MONZA by Bob Judd

MONZA

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KIRKUS REVIEW

 Forrest Evers, the world champion racer who drove flat out through Formula One and The Race, takes the wheel of a vintage Ferrari to rescue a terrified beauty from her Mafia-connected husband. Following a plot openly borrowed from the poet Robert Browning, Bob Judd sends Evers, his Anglo-American driver, out on Italian and Sicilian backroads to find out why it was necessary for Rosella di Santo to die. Signora di Santo was the beautiful young wife of Evers's flamboyant and hot-tempered teammate Guido. She had thrown herself at the mercy of Evers, pleading with him to rescue her from her husband and to look after her new baby if anything should happen to her. Which it did. Before Evers could get Rosella to the safety of Rome, she and the rotten aristocrats who adopted her were brutally stabbed to death. Now, in the company of Anna, a sexy redhead who claims to be Rosella's sister, Evers flies to Palermo to see whether he can tie Guido to Rosella's murder by linking him to the Mafia. Sure enough, Guido's father turns out to be one of the richest, cruelest, and most powerful of the Sicilian crimelords; Anna, whose favors Evers has hugely enjoyed, turns out to be Guido's sister rather than Rosella's; and Rosella's newborn son turns out to be the heir to an ill-gotten fortune. Barely escaping Sicily with his life, Evers returns to the racecourse at Monza, where he will duel with the monstrous Guido. The weapons of choice will be race cars. As there can be few surprises in the time-honored plot, the fun is all in the scenery, the Italians, and the truly terrifying driving.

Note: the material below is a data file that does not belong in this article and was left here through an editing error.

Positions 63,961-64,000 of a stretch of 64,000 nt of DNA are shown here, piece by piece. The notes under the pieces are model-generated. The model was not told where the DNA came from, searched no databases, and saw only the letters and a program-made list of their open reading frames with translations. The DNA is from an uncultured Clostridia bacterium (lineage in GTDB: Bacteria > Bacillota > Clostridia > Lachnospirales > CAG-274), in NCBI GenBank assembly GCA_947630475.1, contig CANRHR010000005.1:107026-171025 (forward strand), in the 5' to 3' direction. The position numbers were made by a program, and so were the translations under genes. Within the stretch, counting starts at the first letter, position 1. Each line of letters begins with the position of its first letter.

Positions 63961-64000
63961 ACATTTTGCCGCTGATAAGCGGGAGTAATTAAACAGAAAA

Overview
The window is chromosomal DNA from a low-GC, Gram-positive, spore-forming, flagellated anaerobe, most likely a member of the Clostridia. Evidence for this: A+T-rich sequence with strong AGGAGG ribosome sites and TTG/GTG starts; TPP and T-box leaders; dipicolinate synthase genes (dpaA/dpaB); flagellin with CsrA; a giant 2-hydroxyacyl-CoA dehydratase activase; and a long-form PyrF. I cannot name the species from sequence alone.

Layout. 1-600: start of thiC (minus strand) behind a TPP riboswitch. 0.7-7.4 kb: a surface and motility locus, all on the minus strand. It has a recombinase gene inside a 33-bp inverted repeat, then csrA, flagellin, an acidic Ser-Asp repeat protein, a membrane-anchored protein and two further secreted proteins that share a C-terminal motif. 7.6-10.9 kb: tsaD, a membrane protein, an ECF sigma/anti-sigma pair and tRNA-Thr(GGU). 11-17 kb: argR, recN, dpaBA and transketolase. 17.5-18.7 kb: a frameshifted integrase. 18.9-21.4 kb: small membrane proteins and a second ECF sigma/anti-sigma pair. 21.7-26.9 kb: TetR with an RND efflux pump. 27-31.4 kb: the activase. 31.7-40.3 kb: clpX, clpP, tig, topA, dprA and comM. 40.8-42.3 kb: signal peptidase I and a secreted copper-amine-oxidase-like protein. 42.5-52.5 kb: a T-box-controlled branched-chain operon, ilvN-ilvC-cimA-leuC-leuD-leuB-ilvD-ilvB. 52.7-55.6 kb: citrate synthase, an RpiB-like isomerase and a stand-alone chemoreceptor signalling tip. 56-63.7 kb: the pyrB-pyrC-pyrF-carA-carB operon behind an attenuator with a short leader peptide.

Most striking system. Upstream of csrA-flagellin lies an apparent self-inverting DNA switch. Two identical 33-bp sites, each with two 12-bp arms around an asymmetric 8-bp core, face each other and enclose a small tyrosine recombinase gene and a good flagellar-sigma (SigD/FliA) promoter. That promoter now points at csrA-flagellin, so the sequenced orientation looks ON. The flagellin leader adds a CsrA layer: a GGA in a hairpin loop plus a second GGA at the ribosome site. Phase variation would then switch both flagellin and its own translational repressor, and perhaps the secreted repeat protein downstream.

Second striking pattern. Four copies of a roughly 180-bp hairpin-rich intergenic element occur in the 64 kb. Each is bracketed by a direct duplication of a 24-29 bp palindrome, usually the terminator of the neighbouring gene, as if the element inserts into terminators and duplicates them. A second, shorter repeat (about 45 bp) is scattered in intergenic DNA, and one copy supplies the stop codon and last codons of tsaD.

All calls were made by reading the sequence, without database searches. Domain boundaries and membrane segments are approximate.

Pub Date: June 21st, 1992
ISBN: 0-688-11320-6
Page count: 256pp
Publisher: Morrow/HarperCollins
Review Posted Online:
Kirkus Reviews Issue: April 1st, 1992